Now I think there is a threshold that one must cross, where habitual use of Twitter indicates reliability and consistency in your thoughts. People are hooked. Everytime I don’t post for a day or two, I can loose up to 10 followers, which means ten less people who identify value in my brand, thoughts, or just in terms of a networking connection. With proper management, it is an amazingly fast way to build value and expertise. The feedback in reverse is just as quick.

    While just playing around might not be damaging, commitment to carrying a message is important. Twitter really isn’t about answering the question “What are you doing?” as they say, but is about giving people a reason to actually do something.

    But like any good business, you have to think about your ROI. Will the time you put in, pay off in the long run? You better have a good idea of your desired outcomes if you expect engagement to get you anywhere.

    Just some late night ramblings…

  3. I think part of “grokking” twitter is that there appear to be two modes of reading, and two modes of writing.

    The first reading mode is an ambient one. I find that reading about 10% the twitter stream of the people I follow allows me to have a “group stream of conscious” that gives me a sense of what is important to people at the moment. The key is finding a way to make that ambient work. For me it used to be Twitteriffic app on the Mac that used growl to just have some unobtrusive little tiny windows sort of quickly pass by at the top right of my screen that I’d only glance at occassionally. Now my ambient is served by reading Twitter largely when I’m wasting time, such as waiting at a bus stop, sitting at starbucks sipping a chai, etc.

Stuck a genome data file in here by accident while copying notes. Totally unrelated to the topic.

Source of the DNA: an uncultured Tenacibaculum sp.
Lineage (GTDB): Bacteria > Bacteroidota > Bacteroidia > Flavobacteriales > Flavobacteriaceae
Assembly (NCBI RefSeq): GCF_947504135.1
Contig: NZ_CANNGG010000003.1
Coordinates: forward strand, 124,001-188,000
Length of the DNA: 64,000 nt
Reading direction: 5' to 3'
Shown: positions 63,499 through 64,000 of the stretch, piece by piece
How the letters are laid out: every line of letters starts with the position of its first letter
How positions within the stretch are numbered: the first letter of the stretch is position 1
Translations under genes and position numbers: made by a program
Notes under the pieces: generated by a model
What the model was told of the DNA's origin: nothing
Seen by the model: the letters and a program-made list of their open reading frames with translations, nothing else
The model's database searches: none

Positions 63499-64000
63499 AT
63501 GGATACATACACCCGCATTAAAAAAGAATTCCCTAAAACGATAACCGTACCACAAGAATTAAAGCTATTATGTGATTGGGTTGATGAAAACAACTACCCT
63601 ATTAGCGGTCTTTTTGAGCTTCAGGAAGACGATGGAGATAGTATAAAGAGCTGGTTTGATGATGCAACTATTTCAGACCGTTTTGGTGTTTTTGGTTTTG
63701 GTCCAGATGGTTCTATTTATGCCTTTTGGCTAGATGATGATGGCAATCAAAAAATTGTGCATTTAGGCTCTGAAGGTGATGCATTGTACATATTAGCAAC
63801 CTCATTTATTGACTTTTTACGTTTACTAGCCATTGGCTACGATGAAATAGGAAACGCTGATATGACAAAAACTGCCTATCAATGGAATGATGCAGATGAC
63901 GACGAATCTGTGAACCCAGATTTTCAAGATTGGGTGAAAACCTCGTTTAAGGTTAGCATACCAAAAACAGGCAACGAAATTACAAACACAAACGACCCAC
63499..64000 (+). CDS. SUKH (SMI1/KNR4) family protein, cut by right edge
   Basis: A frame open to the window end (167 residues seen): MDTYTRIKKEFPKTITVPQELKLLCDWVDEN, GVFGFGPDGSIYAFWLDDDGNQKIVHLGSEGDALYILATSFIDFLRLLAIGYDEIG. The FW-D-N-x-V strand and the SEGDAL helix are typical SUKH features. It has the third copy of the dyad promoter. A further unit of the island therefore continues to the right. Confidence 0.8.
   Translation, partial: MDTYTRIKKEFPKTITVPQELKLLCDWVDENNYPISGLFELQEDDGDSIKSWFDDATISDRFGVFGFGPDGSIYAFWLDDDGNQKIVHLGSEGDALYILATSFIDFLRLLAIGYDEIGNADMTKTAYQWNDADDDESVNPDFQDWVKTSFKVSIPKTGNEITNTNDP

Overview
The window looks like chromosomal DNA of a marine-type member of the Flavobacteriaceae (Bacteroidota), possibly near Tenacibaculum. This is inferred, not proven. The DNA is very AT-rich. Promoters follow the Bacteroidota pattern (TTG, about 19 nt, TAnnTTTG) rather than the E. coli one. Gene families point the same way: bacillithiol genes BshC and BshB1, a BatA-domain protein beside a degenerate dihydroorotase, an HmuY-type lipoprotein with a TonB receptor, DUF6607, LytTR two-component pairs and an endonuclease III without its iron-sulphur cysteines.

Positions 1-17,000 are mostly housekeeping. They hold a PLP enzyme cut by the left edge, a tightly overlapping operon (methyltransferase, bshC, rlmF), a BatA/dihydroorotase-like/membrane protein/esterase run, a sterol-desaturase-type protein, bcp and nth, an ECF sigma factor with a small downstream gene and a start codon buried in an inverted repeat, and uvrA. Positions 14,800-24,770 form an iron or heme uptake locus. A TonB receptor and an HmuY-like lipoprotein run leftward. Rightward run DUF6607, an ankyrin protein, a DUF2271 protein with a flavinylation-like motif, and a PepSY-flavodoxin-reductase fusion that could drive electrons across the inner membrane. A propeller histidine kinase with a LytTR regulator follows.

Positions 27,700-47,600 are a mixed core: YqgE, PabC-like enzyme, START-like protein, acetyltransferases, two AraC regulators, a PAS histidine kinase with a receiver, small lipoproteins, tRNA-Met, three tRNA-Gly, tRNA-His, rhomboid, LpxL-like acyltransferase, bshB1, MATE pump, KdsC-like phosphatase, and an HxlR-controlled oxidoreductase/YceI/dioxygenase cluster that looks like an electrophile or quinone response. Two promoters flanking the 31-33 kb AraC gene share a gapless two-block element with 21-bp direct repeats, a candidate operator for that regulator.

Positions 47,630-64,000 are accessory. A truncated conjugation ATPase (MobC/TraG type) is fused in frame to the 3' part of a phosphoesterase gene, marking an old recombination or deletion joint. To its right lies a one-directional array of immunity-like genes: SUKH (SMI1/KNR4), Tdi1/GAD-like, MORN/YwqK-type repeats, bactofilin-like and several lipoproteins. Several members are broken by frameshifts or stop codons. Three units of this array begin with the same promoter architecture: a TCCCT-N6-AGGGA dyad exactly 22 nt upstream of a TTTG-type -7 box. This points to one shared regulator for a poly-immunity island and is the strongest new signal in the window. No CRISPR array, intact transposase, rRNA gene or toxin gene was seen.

The second mode of reading is very immersive, which I mainly use when I’m at a conference (or when I can’t attend a conference I wish I could attend), or when some event is happening. In these cases I use a different tool, TweetDeck, that lets me have 5 or six columns going, several with keyword searches on topics, several with smaller sets of the people I follow. These allow me to quickly stay on top and connnected.

    There are two modes of writing. The first is just being usefully informative: that you are posted a blog post on a topic, or that you found something useful that others might have missed. The trick is knowing your audience here — why do they follow you? Then give them what they want.

    The other mode is to allow for or to acknowledge social connections. For instance telling people that you are flying to Seattle, implying that if someone is local and want to meet they should ping you. I can’t tell you how many times I’ve had great meetings with people when traveling just because I let people know in my status. The second half of this social mode is to acknowledge social connections, to show an appreciation (think of Twitter as a big check in and opening circle), or offer a problem or a solution.

    – Christopher Allen